"Talking Black in America" Examining African American English

African Americans have always had their own culture way before arriving to the States; from their hairstyles and music, to their clothing and food.

So the idea of having their own language shouldn’t be a surprise, but for some it is.  It’s always been an unspoken rule that, “slang” is used in a certain place and a certain time, but why?

Talking Black in America, produced by Neal Hutcheson, is a film solely based on the understanding of the African American language discussing its history, and importance. The movie focused not only on different African Americans, but also their communities to understand the “black” language.  

Backing up that information, professional linguist were also interviewed and helped explain to the audience the meaning of the language.

“Seven high school groups have seen the film and their response was outstanding,” said Walt Wolfram, executive producer of the film.

The film discussed that teachers have a difficulty teaching kids on how to speak in a professional manner because of their use of home language. Many kids feel as though they have to put on a different persona when talking to the “white” man.  

Patient, a business major student at the University of Maryland, explains how she has to speak a different “language” because of the environment that she is in.

Patient further explains that her interactions and conversations with her white classmates are different than talking to her friends from her own background.  

She says, “When I’m in class trying to study for a homework assignment I don’t start the conversation like, ‘Wassup, you tryna study together’? I say, ‘Hey, would you like to study together’?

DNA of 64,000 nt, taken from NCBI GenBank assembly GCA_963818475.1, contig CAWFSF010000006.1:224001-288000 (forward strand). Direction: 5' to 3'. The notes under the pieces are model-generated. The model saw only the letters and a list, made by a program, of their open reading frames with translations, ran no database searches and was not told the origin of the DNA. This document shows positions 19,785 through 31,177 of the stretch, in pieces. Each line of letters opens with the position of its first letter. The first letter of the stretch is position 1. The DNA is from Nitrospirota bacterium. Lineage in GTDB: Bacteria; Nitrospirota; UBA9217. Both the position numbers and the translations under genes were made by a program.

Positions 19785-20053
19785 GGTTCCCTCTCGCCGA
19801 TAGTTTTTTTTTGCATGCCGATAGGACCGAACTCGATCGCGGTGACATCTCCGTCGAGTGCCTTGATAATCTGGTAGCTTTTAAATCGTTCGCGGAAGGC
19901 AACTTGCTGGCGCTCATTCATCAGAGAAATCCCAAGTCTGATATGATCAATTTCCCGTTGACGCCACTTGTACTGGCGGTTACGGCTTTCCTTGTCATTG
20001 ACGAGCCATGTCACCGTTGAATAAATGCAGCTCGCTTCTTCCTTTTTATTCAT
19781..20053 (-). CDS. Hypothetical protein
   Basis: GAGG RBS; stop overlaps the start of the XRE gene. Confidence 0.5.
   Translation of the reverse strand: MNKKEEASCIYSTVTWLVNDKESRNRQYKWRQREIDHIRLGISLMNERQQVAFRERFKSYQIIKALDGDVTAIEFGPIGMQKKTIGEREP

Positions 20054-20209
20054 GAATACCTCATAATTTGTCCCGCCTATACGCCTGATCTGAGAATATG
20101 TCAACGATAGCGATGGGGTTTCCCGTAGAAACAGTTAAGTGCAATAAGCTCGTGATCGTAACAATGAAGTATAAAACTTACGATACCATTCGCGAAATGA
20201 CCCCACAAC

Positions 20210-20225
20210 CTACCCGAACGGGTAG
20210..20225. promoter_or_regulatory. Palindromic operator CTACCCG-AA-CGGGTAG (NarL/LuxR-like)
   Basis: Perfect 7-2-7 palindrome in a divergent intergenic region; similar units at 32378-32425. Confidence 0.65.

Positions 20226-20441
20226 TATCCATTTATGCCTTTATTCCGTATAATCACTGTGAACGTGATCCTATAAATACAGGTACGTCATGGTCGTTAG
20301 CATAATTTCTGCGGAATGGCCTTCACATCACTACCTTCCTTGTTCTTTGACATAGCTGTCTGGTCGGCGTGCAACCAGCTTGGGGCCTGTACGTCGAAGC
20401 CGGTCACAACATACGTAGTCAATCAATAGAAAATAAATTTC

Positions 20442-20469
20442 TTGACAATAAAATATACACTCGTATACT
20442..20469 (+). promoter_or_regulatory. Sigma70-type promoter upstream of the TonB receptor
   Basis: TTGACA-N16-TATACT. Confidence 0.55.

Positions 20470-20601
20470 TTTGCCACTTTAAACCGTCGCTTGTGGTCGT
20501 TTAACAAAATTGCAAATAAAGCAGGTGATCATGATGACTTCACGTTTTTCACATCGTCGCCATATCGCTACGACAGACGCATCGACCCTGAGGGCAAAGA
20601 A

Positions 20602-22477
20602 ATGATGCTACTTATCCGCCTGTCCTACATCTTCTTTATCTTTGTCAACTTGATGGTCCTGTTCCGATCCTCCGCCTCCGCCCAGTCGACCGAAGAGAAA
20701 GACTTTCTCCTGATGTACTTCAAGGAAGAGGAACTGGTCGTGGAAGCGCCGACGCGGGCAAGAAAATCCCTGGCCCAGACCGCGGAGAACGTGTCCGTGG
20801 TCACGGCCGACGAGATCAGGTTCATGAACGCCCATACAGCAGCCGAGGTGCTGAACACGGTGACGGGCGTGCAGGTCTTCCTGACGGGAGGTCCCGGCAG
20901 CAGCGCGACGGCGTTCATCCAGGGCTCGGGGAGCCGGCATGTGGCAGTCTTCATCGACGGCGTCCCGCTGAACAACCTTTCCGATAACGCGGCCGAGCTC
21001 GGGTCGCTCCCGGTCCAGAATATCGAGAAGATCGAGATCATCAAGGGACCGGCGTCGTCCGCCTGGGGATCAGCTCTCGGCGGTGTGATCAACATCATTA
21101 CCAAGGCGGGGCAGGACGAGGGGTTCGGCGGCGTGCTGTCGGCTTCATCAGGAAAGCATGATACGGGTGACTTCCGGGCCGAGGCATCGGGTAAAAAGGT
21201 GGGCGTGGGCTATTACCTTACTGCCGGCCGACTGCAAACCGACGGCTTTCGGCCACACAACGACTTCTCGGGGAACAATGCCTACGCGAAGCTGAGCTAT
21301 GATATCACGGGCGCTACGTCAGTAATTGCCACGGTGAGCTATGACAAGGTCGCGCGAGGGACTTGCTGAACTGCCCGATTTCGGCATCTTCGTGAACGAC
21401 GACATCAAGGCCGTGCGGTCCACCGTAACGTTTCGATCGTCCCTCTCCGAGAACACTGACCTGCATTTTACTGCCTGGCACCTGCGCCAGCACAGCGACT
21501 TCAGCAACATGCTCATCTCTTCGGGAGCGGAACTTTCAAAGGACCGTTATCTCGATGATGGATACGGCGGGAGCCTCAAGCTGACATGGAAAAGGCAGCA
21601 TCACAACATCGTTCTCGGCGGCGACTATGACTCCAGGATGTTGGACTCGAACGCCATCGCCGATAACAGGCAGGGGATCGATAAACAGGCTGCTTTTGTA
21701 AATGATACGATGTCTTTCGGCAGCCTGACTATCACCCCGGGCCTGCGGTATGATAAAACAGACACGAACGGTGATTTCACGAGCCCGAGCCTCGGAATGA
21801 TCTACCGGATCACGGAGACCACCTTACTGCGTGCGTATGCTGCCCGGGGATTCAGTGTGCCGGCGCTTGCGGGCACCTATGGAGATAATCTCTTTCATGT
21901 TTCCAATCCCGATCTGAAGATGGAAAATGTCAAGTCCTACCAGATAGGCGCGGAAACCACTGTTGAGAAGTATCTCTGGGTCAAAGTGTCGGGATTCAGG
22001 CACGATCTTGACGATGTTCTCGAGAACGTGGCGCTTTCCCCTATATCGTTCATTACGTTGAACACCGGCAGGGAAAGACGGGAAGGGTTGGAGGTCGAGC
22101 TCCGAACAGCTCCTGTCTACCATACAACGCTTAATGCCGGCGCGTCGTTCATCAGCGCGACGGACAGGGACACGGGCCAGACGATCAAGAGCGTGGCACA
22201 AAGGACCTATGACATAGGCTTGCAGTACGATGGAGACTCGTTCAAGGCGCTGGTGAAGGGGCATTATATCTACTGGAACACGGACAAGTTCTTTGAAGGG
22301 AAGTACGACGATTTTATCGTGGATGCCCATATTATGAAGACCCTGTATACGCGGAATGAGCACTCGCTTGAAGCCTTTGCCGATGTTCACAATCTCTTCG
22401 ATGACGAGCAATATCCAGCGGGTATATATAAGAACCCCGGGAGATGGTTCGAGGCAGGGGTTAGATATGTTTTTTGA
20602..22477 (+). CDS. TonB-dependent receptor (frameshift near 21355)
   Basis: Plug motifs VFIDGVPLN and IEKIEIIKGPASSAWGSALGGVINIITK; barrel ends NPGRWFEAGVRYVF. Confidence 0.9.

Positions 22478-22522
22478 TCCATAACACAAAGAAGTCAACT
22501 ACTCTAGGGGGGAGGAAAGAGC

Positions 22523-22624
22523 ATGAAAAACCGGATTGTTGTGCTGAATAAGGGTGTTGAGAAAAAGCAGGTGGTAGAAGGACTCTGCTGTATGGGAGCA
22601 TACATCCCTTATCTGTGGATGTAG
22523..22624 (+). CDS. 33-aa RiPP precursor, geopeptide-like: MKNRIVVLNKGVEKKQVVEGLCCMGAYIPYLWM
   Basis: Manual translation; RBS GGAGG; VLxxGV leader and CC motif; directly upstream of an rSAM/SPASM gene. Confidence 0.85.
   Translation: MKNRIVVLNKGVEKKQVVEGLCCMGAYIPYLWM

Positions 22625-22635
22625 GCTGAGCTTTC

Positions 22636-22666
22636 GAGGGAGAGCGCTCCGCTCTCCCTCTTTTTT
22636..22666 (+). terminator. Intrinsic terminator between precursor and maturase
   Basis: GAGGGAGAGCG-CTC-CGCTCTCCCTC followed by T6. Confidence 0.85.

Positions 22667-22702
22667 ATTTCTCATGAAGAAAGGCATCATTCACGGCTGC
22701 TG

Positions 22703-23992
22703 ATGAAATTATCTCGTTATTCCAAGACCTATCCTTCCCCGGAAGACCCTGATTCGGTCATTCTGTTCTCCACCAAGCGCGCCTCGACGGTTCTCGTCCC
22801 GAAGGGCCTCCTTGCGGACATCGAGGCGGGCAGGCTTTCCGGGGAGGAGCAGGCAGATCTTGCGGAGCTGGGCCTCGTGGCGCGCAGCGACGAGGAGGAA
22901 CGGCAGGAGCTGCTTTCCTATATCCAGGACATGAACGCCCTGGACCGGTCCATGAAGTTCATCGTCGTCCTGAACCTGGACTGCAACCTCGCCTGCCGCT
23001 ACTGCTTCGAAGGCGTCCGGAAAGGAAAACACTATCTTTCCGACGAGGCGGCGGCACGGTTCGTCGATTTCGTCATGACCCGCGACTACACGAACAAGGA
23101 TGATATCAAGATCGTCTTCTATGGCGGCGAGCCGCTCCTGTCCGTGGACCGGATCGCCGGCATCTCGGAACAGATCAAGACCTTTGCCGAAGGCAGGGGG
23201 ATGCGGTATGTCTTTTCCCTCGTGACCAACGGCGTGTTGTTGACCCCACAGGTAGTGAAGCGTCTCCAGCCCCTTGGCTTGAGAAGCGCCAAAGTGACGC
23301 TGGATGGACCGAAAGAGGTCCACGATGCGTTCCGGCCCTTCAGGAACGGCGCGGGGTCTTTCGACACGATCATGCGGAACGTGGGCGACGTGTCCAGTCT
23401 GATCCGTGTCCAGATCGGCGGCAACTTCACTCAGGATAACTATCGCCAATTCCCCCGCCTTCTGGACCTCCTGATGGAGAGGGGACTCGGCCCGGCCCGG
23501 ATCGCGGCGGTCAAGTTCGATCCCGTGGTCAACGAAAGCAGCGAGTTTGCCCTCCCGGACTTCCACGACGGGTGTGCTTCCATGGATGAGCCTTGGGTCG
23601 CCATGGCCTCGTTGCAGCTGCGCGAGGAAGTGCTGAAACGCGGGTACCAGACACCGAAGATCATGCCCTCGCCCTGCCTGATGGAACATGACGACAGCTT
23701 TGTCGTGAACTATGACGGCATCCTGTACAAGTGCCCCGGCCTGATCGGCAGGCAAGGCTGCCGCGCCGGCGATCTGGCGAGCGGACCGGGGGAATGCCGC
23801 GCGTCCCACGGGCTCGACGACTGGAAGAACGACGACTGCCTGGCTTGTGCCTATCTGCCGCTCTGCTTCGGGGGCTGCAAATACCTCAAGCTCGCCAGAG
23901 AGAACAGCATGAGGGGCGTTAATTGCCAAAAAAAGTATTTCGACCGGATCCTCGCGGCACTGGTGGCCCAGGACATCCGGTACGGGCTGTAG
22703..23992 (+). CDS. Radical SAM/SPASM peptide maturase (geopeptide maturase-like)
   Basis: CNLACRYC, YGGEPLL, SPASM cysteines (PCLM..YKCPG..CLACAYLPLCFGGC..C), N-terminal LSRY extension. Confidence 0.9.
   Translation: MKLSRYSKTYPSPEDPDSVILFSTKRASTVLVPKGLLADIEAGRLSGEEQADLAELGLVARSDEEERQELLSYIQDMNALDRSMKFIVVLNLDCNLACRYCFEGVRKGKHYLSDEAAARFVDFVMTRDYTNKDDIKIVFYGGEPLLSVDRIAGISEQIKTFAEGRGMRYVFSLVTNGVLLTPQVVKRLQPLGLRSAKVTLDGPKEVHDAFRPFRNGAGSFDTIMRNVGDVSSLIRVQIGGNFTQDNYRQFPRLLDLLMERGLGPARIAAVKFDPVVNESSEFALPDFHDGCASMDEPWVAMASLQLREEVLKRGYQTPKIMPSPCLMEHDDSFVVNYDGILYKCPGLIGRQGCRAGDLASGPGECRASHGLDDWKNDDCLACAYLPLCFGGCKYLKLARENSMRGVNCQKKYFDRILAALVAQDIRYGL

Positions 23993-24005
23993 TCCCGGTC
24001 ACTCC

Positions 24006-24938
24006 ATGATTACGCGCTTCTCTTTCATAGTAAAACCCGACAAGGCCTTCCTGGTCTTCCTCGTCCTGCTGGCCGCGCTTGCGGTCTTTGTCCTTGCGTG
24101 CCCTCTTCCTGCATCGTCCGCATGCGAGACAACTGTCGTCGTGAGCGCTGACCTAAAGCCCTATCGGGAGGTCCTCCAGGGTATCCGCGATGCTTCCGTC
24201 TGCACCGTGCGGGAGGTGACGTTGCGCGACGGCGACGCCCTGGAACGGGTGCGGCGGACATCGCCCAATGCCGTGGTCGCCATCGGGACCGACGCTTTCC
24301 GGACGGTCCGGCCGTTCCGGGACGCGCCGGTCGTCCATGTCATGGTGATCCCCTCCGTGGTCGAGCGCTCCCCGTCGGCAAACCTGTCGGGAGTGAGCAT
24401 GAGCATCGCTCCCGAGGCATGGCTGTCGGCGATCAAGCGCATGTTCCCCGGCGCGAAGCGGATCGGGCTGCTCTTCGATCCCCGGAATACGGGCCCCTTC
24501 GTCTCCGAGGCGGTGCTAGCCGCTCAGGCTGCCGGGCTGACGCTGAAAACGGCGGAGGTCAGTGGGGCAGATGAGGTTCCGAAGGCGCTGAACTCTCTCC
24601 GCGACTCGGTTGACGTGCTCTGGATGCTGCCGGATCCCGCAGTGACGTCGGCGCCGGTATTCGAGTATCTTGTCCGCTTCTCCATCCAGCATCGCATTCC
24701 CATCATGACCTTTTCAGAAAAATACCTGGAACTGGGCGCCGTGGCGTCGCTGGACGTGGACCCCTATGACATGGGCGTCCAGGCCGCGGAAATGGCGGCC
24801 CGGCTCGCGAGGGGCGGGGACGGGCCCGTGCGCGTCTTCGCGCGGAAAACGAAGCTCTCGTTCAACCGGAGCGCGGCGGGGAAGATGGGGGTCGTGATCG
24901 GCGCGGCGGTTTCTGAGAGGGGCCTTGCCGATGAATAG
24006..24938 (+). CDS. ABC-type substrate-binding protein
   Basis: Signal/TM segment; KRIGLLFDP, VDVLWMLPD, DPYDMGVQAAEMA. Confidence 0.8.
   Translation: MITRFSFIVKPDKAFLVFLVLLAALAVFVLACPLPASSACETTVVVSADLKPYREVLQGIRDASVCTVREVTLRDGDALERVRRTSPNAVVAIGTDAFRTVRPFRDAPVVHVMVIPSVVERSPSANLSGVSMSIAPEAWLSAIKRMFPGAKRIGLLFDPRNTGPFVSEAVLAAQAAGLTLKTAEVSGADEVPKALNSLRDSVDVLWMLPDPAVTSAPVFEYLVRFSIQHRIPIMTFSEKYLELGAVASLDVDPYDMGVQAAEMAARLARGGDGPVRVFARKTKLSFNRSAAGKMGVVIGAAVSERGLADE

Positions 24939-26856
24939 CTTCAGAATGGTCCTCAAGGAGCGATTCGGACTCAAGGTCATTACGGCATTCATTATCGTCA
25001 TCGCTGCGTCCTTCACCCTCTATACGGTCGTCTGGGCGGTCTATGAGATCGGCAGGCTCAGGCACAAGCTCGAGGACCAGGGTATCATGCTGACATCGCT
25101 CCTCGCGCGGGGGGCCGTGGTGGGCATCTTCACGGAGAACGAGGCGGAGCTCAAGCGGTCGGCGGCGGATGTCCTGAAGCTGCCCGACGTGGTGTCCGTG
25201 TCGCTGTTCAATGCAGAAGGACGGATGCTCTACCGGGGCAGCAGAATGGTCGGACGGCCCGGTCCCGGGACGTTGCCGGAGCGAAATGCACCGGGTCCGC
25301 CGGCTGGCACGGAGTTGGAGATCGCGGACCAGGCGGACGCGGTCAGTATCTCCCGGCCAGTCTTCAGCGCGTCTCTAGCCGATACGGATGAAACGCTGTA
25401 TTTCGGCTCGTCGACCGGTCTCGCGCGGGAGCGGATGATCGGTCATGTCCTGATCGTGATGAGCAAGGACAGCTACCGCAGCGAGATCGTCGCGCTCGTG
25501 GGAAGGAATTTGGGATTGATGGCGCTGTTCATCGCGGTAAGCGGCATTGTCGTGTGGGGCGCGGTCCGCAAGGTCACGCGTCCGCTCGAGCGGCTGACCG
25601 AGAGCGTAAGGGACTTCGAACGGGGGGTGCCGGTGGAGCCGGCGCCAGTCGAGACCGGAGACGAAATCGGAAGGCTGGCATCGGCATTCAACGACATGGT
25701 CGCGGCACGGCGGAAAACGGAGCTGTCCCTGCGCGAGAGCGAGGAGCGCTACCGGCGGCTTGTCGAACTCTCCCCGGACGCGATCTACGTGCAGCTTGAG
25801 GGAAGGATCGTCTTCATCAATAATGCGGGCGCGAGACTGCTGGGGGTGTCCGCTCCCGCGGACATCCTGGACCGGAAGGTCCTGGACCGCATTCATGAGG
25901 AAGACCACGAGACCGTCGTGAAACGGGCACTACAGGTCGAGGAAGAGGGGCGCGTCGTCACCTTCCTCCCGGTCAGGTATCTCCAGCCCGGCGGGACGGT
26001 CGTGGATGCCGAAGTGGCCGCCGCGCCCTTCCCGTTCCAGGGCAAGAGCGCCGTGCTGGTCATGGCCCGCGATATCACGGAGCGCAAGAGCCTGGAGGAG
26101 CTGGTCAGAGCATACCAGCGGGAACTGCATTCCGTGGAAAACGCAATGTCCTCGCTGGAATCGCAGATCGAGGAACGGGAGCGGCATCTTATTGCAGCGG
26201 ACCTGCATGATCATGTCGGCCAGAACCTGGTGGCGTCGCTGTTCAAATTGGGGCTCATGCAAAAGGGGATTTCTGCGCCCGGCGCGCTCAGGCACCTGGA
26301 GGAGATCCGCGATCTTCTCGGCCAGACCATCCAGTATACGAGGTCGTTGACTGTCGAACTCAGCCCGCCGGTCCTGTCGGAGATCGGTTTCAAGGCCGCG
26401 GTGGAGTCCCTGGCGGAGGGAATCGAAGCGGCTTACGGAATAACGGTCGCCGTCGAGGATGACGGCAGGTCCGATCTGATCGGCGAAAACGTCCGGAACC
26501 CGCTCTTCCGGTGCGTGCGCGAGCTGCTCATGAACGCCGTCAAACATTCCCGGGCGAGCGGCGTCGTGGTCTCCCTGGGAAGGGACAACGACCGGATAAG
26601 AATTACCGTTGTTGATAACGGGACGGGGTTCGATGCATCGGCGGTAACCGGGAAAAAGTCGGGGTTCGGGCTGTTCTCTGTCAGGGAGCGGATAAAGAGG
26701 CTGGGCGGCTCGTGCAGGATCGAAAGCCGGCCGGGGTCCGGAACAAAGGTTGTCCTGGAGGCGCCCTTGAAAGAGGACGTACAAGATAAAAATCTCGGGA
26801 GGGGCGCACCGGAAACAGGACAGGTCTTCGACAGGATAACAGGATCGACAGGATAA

Many students from minority backgrounds, including those at the University of Maryland, in Patient’s position feel the same way.  The idea of having to change their personality and language makes them feel as if the way they talk is wrong.  

In the documentary some people explained the process of code switching, which is the practice of alternating between two or more languages or varieties of language in conversation, when they are in different environments. Portraying this in the film shows how the difference in the culture is not wrong; it’s just another way of speaking.

After the viewing of the film there was a Q&A with executive producer Wolfram and Sheri Parks who moderated the question and answer section of the night.  There were a lot of questions to Wolfram about how people should go about using the African American language and how America can change the way we see black language as something different and not something wrong.  To seek some of the missing questions that were not answered that night, Wolfram announced that there will be a sequel to the movie. Wolfram wanted the viewers to understand black language and to appreciate its meaning and value to the African American people.